“Is the Vampire Diet Healthy?” by E. B. Fischadler (a lighter consideration of a strict blood diet) (available in Mad Scientist Journal Autumn 2017)

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Review of A Family Matter

A Family Matter by Ox Aaronson (Lightning Cellar Publications, 2019) is a fast-moving sci-fi heist novel with plenty of twists to keep you turning the pages.

Alexander Romano-Bennetti is the nephew of the ruler of Nostraspace, one of seven galactic empires connected by jumpgates. When a Nostraspace team goes missing while on a mission, Alex and a small group of Nostraspace-affiliated individuals head to the heart of another empire to get them out. Along the way, they encounter a variety of complications and bizarre circumstances that force them to think on their feet to keep themselves and the other team alive.

One of the interesting things that Ox Aaronson does with the narrative in this book is that there are scenes where dialogue is exchanged or actions are taken that aren’t explicitly on the page, and you only find out what was discussed, planned, or done in a subsequent scene. This strategy helped increase the suspense of the heist, since things were frequently going sideways and requiring adjustments in the plan.

If you enjoy heist movies like the Oceans Eleven series, TV shows like Firefly, or role-playing games like Scum and Villainy, A Family Matter by Ox Aaronson will be right up your alley!

The author provided us a copy of the anthology for review consideration.

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Mad Science Experiments for Halloween!

Halloween lanterns and pumpkin with spider webIf you’ve got some burgeoning mad scientists in your life, and you’re looking for something to do with them as Halloween approaches, we’ve tracked down a bunch of fun science experiments you can do!

This page lists 22 experiments, but it also has a calendar that you can use for a full 31 days of science projects themed toward Halloween! And this page has more than 20 more ideas (with some overlap, naturally).

Enjoy some spooky mad science experiments!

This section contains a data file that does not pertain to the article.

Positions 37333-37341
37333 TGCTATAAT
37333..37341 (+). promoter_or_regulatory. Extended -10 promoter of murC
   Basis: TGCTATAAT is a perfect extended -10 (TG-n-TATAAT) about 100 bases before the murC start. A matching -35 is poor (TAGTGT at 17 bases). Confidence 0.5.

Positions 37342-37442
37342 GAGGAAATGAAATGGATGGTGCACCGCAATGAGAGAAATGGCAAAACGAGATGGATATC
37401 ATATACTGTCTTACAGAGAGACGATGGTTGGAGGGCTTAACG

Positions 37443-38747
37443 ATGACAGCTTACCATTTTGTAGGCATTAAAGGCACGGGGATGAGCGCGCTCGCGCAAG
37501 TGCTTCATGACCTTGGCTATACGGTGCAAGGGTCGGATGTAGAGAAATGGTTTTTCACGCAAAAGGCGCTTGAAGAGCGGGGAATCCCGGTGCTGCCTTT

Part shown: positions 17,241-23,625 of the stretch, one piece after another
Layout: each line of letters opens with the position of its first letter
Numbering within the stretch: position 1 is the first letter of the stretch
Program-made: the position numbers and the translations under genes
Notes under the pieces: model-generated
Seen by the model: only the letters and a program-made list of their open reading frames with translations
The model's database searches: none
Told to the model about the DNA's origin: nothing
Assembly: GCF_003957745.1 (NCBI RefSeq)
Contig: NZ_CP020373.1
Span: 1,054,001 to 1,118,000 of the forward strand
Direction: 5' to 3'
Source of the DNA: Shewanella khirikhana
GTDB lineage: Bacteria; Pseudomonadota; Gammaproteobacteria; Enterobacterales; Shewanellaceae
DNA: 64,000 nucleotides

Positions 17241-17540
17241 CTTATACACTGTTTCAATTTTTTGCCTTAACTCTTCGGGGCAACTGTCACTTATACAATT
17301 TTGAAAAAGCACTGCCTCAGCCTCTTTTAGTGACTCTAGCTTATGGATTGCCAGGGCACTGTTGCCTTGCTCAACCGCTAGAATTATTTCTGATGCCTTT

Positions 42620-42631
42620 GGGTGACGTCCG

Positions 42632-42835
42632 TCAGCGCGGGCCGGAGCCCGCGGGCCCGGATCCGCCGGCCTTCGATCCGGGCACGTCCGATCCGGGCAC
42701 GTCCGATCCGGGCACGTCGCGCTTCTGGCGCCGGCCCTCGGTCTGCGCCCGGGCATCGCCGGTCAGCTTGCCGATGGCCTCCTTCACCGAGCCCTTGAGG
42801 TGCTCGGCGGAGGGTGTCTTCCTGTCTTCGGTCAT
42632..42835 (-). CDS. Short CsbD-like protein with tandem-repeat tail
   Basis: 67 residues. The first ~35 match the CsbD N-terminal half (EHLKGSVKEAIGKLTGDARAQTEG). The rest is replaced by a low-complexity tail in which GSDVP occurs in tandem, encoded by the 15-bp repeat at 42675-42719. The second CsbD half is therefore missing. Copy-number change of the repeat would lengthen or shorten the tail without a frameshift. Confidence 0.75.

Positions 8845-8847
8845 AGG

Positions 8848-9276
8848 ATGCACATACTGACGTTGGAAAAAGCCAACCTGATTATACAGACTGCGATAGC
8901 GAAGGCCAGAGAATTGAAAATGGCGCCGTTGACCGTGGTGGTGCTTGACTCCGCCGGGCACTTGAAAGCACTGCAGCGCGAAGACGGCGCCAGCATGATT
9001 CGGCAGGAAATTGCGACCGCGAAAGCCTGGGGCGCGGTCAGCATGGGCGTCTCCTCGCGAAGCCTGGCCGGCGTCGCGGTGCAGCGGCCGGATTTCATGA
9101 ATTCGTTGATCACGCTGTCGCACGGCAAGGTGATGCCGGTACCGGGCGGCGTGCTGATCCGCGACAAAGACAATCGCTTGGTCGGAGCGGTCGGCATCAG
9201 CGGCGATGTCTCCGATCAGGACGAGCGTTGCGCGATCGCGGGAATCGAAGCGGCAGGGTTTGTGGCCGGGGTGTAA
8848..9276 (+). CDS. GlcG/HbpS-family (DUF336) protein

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Fiction: Patent THIS

From the self-published 49-page masterpiece Beer and Bioelectronics: Memoirs (Plural) of a Part-time Science Bro, by Dr. Toomani Katzenstuff. Excerpted by Zandra Renwick
Art by Leigh Legler


“Chaaaaarlie!” I bellowed, thundering up from the yard, brandishing the potato overhead like an incendiary weapon, a live grenade or molotov cocktail. My bathrobe flapped open and my fuzzy slippers slapped the backs of my heels in staccato machine-gun rhythm: fhlap fhlap fhlap fhlap!

My roommate sat on the couch hunched over an open box of junk cereal, full spoon halfway to his mouth heaped with toxic star and moon shapes marketed as having something to do with fruit. Under his cowlicked bedhead hair, he peered at me through cokebottle spectacles, which in this era of lunchtime surgeries were an affectation, myopia as lifestyle choice. “What’sup, roomie?”

Figuring with his terrible eyesight he might not recognize the lumpy ovoid item in my hand as a potato instead of my customary fresh morning egg straight from the backyard chicken coop, I stomped over (fhlap fhlap fhlap) and thrust it under his nose. “Does this look like an egg? That industrial chemical slop you guzzle for breakfast may be all right for some people, but you know I need organic protein in the morning.”

Even to me it sounded more indignant whine than righteous fury. But I was fed up with his additive manufacturing experiments disrupting my genetic modification trials. The world’s food situation was chaos on a global scale, and though Charlie and I shared the same funding (a sickly generous private research grant), the same house (cheapest we could find, and a landlord who put up with random power surges and backyard farming), and the same vision for the future (cheap global access to sustainable, accessible nourishment) … it sometimes felt like we approached everything from opposite sides of the same canyon.

My words must’ve hit home though; Charlie’s spine had gone ramrod straight and he was staring at the potato. “One of your chickens laid that?” he asked.

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Strange Science: A New State of Matter?

Physicists working in the field of quantum computing believe they have discovered a new state of matter that has great significance for quantum computing.

This new state of matter is called “topological superconductivity,” which is not as easy to remember as solid, liquid, or gas. In trying to construct a platform for Majorana particles, which are their own anti-particles, but which have no natural host material, these physicists studied transitions of quantum states and energy barriers, and found a way to use topological superconductivity in a two-dimensional platform, providing a way to store quantum information without error.

You can read the summary of this research here, or the more detailed technical article here.